gun violence

Better Questions & Conversations on Guns & Mass Shootings

Better Questions & Conversations on Guns & Mass Shootings

Normal life. Mass shooting. Thoughts and prayers. America’s gun problem. Second amendment rights. Facebook and Twitter fights. Divided nation. Inactive government. Normal life.

It’s routine, cyclical, and sickening.

The first major mass shooting (in my lifetime that I can remember) was Columbine. It was horrific to think it happened at a school. That so many kids died. That the shooters themselves were just kids. That they had access to so many guns.

But now we have a couple of these every year. It’s almost seasonal.

In the 2 decades or so of common tragedies, we haven’t found a solution, we haven’t worked together, and we haven’t even had decent dialogue.

We’re Killing Ourselves with Arrogance & Selfishness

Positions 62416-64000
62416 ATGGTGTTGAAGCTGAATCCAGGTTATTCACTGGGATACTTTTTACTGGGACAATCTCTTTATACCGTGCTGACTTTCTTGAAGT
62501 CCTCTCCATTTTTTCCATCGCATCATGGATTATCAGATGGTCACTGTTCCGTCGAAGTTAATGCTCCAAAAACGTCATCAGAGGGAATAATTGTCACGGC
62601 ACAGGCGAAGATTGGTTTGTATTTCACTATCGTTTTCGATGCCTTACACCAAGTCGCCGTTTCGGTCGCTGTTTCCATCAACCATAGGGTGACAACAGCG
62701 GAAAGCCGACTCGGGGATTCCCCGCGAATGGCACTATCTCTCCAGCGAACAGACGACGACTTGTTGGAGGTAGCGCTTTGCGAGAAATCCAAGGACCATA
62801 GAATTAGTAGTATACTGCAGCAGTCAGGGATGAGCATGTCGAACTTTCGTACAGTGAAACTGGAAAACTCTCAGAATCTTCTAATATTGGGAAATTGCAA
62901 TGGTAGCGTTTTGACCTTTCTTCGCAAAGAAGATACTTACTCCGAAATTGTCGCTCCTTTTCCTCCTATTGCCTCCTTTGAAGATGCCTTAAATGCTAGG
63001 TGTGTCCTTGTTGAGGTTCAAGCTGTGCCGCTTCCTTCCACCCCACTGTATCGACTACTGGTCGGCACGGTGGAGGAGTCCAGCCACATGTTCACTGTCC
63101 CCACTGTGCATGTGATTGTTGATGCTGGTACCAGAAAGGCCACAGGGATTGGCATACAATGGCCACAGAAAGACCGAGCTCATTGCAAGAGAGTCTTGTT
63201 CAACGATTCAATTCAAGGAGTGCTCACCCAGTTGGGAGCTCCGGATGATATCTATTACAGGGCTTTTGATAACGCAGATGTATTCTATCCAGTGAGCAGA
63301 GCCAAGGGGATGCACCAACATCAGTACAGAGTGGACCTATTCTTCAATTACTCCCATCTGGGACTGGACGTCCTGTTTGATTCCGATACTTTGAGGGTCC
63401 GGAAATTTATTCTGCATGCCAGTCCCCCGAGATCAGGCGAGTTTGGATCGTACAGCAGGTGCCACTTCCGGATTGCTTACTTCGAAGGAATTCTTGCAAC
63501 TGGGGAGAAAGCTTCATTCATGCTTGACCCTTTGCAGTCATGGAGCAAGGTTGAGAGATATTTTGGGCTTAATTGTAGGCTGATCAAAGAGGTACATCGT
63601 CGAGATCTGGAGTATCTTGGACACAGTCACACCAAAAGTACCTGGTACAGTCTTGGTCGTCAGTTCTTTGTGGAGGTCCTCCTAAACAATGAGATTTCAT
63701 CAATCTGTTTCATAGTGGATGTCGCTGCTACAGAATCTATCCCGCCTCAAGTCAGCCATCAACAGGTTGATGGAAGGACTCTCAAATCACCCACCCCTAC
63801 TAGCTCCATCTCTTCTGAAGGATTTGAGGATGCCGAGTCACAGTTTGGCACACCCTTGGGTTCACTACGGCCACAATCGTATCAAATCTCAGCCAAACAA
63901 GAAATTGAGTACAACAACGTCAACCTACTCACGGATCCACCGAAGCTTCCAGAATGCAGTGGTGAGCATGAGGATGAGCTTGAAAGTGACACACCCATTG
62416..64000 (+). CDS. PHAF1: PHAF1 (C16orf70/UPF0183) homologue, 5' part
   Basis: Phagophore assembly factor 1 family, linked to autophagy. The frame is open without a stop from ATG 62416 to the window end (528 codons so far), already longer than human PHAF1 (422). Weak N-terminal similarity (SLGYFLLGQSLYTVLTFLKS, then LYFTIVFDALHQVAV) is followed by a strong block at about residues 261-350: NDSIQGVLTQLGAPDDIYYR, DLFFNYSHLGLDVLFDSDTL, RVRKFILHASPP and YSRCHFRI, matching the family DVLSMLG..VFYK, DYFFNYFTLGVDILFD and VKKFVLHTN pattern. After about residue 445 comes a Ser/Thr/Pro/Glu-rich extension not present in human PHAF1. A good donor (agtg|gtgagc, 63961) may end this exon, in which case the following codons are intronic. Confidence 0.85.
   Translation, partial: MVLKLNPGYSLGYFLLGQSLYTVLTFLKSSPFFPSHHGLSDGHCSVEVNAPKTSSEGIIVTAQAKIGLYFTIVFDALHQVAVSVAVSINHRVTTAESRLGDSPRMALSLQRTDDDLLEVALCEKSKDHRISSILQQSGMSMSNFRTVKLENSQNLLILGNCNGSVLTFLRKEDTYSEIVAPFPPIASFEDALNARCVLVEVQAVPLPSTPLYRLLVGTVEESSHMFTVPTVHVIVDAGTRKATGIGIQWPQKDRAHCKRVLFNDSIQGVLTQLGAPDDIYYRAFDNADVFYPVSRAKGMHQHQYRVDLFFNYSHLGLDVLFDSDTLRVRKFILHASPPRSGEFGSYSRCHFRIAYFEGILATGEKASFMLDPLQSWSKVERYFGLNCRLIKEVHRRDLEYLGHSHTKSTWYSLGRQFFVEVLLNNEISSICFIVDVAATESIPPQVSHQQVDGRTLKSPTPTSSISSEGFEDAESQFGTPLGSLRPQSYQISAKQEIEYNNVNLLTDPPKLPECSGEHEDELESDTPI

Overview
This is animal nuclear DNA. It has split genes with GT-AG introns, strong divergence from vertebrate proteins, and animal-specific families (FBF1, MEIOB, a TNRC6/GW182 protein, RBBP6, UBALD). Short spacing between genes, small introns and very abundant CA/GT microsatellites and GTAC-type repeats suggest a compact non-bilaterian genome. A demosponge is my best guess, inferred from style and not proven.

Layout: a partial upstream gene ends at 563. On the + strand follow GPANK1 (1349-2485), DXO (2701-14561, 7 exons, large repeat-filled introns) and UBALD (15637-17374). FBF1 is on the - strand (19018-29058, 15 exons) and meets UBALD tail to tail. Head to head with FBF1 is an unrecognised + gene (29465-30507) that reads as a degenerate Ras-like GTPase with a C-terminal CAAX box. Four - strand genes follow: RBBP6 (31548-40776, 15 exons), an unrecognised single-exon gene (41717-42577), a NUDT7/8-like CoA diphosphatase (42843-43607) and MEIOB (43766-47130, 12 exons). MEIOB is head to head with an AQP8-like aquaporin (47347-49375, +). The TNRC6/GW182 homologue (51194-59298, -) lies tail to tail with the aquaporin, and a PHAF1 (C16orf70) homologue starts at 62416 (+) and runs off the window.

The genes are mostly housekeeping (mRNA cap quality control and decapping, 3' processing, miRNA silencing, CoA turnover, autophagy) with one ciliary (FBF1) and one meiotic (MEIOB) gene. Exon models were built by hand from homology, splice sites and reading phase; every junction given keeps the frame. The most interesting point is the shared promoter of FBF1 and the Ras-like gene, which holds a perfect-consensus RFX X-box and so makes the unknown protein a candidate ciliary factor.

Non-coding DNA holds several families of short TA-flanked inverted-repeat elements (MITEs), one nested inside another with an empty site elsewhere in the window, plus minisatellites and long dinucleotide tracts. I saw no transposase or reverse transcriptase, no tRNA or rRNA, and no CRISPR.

Another day, another shooting. The reality that it’s become so normal is more repulsive than the act itself. This most recent one in San Bernardino hits close to home – about 45 minutes away from home. So we go on with our routine. We’re in shock. Then we’re in sadness. Then we’re in anger. Half the people will fight for gun control. The other half will fight to arm people. People will blame mental health, race, and religion. I’d like to believe we’ll get this problem solved soon, but I don’t think we will. Because we’re incredibly arrogant and selfish people.

We All Have a War Inside: A Thought On Recent Mass Shootings

At first, news of a mass shooting was horrific and unheard of. Remember Columbine over a decade ago? But now, it seems like there’s an incident of gun violence every week. A shooter goes on a rampage and kills people, then ends his own life. Commentaries start flying around trying to explain why – gun control, video games, parenting, depression, etc.

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